Last night, participants of #edchat discussed and debated that parents are the one's in the way of progression. Ideas were also tossed around about how to get parents more involved in the process. Here is just a taste of what was said:
- Change the way we "do business" as far as P/T/S conferences, Back-to-School Nights, Curriculum Nights, Open House nights for math/reading/etc...integrate tech and web 2.0 tools! video lessons & share with families...have students share...
- We are in a difficult time period here... Parents have to be taught and given access if we want to do many of the things we talk so much about. Soon enough, the students of today will be the parents of tomorrow.
- Technology is yet another tool. Folks are afraid of what is new and need some time to assimilate. If they are shown the value of the 'new tool', they will try to make it work in their classes too, because great teachers will do whatever they need to do to get kids to learn.
- I think parents and teachers are roadblocks...fear and ignorance are the worst of the culprits. I think we need to teach from the top and then go down, otherwise we will not have the support we need from the top. How many things, for instance, are blocked by your district's servers? There is where to start the education...
- The best way to educate parents about Web 2.0 is to USE it. Include it as naturally as you do in the classroom. Send surveys (such as this one) or create videos on the web and share them. Use tools such as VoiceThread, Animoto, Google Docs, Smile Box, wikis, blogs, etc so they can see and have opportunities to respond to your projects.
- We don't want to teach "social media" - we want to use it TO teach.
- Wonder if teachers talked about how to educate parents about the benefits of calculators 40 years ago?
This, I see is the biggest challenge to overcome. It seems like daily we hear about a predator who uses a social network to meet an underage child; the same social network we advocate for use in the classrooms (sometimes). We hear about the latest case of cyberstalking or cyberbullying. But can you think about the last time you heard about a positive use of these tools? I know the stories are out there. I have heard them. But the problem is they stay inside educational circles and hardly ever make it mainstream. So parents have this warped idea that all social networking is bad and evil. Parents are scared to let their students use the internet or have their picture appear on the web, all over the fear mongering that perpetuates the airwaves.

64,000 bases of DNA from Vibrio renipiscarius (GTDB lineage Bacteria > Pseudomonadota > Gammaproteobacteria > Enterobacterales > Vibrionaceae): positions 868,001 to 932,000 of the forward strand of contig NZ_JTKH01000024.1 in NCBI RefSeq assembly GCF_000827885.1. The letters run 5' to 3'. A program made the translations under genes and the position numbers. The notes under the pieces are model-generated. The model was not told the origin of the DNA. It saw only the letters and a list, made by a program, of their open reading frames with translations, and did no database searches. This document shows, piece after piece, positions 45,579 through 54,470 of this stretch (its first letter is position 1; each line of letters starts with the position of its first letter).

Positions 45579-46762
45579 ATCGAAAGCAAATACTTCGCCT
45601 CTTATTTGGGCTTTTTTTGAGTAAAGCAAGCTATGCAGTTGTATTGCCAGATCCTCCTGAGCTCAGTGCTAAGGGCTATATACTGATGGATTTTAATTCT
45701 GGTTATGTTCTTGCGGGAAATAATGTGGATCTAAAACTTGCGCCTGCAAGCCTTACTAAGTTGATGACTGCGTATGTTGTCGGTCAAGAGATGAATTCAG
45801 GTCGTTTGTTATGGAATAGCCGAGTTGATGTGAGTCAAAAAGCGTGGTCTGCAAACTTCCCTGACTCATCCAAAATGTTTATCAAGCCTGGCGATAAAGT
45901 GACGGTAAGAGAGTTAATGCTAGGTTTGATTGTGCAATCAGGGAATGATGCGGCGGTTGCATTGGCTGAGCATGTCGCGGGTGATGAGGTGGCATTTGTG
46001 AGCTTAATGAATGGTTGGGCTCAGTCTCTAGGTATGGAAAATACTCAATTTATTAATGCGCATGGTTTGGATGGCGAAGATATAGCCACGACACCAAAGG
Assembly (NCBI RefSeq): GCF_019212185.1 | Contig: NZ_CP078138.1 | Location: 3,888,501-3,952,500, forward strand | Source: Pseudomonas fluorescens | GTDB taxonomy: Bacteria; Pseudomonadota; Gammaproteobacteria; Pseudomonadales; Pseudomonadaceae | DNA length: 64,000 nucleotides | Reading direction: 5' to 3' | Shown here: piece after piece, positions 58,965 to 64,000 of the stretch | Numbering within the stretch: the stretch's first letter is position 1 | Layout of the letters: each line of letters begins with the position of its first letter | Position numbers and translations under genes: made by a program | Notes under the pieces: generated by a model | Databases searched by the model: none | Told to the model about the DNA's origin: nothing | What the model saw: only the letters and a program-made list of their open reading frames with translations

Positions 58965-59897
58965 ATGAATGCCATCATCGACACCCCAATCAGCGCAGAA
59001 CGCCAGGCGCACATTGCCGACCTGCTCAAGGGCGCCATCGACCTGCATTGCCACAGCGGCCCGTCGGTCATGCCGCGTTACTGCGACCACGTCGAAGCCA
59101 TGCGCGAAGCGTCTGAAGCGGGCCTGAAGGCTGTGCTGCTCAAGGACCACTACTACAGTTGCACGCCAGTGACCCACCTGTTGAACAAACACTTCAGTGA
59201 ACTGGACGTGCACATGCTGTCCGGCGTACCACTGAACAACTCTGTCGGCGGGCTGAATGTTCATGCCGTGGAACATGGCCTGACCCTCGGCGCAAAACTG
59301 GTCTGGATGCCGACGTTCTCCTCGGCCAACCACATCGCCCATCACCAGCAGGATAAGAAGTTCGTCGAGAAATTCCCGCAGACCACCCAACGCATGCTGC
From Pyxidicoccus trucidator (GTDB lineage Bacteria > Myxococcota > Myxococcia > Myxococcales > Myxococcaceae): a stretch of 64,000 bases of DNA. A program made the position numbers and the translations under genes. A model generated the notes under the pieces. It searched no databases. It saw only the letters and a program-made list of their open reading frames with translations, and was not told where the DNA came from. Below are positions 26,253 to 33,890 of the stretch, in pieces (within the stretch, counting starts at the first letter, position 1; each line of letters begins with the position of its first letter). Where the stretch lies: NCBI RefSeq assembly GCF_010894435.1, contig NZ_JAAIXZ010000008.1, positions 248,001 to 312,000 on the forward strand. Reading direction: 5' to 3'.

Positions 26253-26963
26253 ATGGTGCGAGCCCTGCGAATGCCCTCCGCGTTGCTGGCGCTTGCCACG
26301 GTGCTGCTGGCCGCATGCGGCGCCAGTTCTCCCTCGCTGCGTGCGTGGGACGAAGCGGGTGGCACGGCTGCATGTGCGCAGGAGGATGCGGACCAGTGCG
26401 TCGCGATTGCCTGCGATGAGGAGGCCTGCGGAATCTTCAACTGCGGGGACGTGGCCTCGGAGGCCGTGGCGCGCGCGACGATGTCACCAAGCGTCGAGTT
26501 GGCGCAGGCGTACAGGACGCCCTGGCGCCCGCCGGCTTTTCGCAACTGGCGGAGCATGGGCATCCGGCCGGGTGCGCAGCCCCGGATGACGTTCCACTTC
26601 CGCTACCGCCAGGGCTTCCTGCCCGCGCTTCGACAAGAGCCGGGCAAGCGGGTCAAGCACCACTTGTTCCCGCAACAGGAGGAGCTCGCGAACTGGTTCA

Were parents, teachers, administrators, so resistive to change when the slide rule, calculator, overhead were introduced in school? Were they afraid that when students learned to use a calculator they wouldn't know math any more? Maybe. Social Media and Web 2.0 Tools are just that, tools. They are the devices teachers use to teach, and students use to learn. I (and many others) see them no different from the chisel and slate, ink and hide or pencil and paper. These are just the new tools. And new tools take time getting used to.
Going right along with fear of use of these tools in the classroom is the lack of education on our part. I am sure there are individual schools/districts out there doing a great job of teaching their students responsible use and cybersafety. But I would guess that the vast majority of students are not regularly involved in a cybersafety curriculum on even a monthly basis. Whats worse is that when the students are learning about how to stay safe online the parents are rarely involved.
Another comment that was made was about access. Parents might not understand these tools because they have not had the time/ability to investigate them at home because of access. I live/work in a very rural area of North Carolina. Everyday I hear a teacher or parent that is frustrated because where they live in an area either not served by high-speed internet access or they only thing they can get is dial-up. So because there is frustration with the technology and access at home, this is then translated, perhaps unintentionally, to the classroom.
Ideas For The Future
If you are a teacher who regularly uses technology in the classroom when was the last time you invited parents into your room to use it with their students? I know, most who use these tools do a great job of showing off the end result but what about from the beginning? If you create a classroom blog, do you invite your parents to also post? If you are creating Voicethreads do you have your parents come in and give them access so they can create one too?
The idea here is involvement. Parents naturally fear what they don't understand. So, help them understand. Give them same access you would give a student. Bring them in, and teach them just as you would your students. If you are using Edmodo, let them in and see the discussion. If you are working in Animoto, bring them in and have them make one also. If you can't do it during your class, make the time to do it during a special open house night or meeting at your school. Even if there isn't enough time to create, at least show. More importantly, talk about the whys and the benefits.